Now, my natural tendency is to try to inject humour wherever I can and especially when it’s a painful subject for me. So, when I was reflecting on it at the end of a work day immediately following that weekend confrontation, I related this entire scene to an episode of The Simpsons. The episode in question is titled ‘$pringfield (or How I Learned to Stop Worrying and Love Legalized Gambling)’ where Mr. Burns opens a casino in Springfield and Marge ends up developing a gambling addiction.

Homer: You know, Marge, for the first time in our marriage I can finally look down my nose at you.You have a gambling problem!

Marge: That’s true. Will you forgive me?

Homer: Oh, sure! Remember when I got caught stealing all those watches from Sears? 

Marge: [ Groans ]

Homer: Well, that’s nothing, because you have a gambling problem! And remember when I let that escaped lunatic in the house ’cause he was dressed like Santa Claus?

Marge: [ Groans ] 

Homer: Well, you have a gambling problem!

The writers pretty much hit the nail on the head with this episode. I’m feeling a lot like Marge here. And my wife has been Homer for our entire marriage and I’ve never noticed it. 

Maybe this is why she hates The Simpsons. 

I Quit

If you’ve followed this blog for a little while you’ll have an understanding of my battle with alcohol… and what I’ve been up to. 

For a little while, I have been experimenting with alcohol thinking that maybe I could re-introduce it into my life on a controlled basis. It has been a dangerous experiment and probably one that I thought I could do successfully. I may have talked myself into thinking I could do it because of my condition. 

I’m realizing that I can’t. I’d like to be able to still have that beer at a barbecue or a sporting event but I can’t. It’s just too much of a slippery slope that I inevitably fall down on and crash all the way to the bottom. Right now, I’m laying in bed and feeling like mental, emotional and physical hammered shit because I was drinking yesterday. I hate myself for doing what I did. My state of mind is one of futility and worthlessness and hopelessness. And I don’t want to feel this way.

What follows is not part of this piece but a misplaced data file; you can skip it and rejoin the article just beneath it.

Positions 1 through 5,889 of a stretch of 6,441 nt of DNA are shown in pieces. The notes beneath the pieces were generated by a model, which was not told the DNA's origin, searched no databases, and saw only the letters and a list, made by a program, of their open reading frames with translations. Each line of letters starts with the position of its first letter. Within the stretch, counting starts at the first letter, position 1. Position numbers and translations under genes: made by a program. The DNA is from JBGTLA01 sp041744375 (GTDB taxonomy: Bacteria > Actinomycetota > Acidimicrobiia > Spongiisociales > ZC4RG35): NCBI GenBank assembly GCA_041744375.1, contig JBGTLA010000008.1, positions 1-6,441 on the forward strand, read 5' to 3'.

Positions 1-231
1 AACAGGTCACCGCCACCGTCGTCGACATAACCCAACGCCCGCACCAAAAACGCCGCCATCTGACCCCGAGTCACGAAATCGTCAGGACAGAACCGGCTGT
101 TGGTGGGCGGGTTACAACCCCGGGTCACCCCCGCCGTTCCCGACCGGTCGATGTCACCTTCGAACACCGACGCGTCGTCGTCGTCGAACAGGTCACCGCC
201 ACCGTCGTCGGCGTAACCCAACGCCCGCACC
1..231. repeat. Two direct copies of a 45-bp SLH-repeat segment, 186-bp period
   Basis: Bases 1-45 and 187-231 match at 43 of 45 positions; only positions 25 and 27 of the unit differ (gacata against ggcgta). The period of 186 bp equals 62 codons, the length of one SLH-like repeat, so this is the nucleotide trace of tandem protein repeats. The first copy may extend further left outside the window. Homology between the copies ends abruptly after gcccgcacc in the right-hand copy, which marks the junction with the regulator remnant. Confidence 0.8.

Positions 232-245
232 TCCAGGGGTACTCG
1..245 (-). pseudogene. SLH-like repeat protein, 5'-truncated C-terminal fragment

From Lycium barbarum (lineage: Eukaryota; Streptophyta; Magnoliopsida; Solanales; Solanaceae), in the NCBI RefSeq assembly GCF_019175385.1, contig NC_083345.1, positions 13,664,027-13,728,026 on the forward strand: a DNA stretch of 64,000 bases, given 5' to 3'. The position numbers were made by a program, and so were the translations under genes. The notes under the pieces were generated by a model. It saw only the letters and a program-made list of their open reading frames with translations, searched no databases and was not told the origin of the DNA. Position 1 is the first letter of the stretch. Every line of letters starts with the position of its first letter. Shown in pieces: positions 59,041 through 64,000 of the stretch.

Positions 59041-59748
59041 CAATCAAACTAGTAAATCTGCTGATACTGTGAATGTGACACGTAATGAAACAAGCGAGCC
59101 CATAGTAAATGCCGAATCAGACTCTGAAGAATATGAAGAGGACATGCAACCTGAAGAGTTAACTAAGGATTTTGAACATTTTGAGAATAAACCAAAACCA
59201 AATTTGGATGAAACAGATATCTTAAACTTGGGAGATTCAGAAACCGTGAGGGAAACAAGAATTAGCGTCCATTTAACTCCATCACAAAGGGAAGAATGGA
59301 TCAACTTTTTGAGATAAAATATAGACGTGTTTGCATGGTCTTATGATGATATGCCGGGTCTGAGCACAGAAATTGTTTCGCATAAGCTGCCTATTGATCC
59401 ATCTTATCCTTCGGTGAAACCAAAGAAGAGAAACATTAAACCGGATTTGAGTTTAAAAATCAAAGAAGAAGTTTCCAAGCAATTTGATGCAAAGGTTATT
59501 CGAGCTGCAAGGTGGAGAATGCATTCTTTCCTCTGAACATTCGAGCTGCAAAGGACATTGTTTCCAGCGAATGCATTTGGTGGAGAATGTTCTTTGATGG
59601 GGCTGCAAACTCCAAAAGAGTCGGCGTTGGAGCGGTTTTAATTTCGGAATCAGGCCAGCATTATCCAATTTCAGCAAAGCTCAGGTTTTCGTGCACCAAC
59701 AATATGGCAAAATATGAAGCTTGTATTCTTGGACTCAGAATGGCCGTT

I was telling myself, as I lay here, that I have to quit doing this. To just stop. And then I realized my own trap… I’m saying that I have to quit this. That I haven’t made a decision or a change by recognizing this. I’m putting it off… delaying the decision. Instead… I am saying to myself… I choose to quit drinking. Right now. I quit.

Life Is A Marathon

Do you remember Kevin Spacey’s character in Horrible Bosses? You know him… the super-mega asshole, Dave Harkin, who’s motto was:

Well, I’ve discovered that there is a basis for this statement in reality. While I’m running around in soccer, I sweat and my own friggin nipples rub against the inside of my shirt. So much so that they get super sensitive and painful. Who’da thunk it?

Marathon runners will definitely attest to this as a fact and there are tons of pics out on the Internet of poor, unfortunate bastards who forgot their band aids and their nipples were bleeding by the time they were finishing the race.

Granted, I think I’m far enough away from THAT happening to me but it still keeps me aware.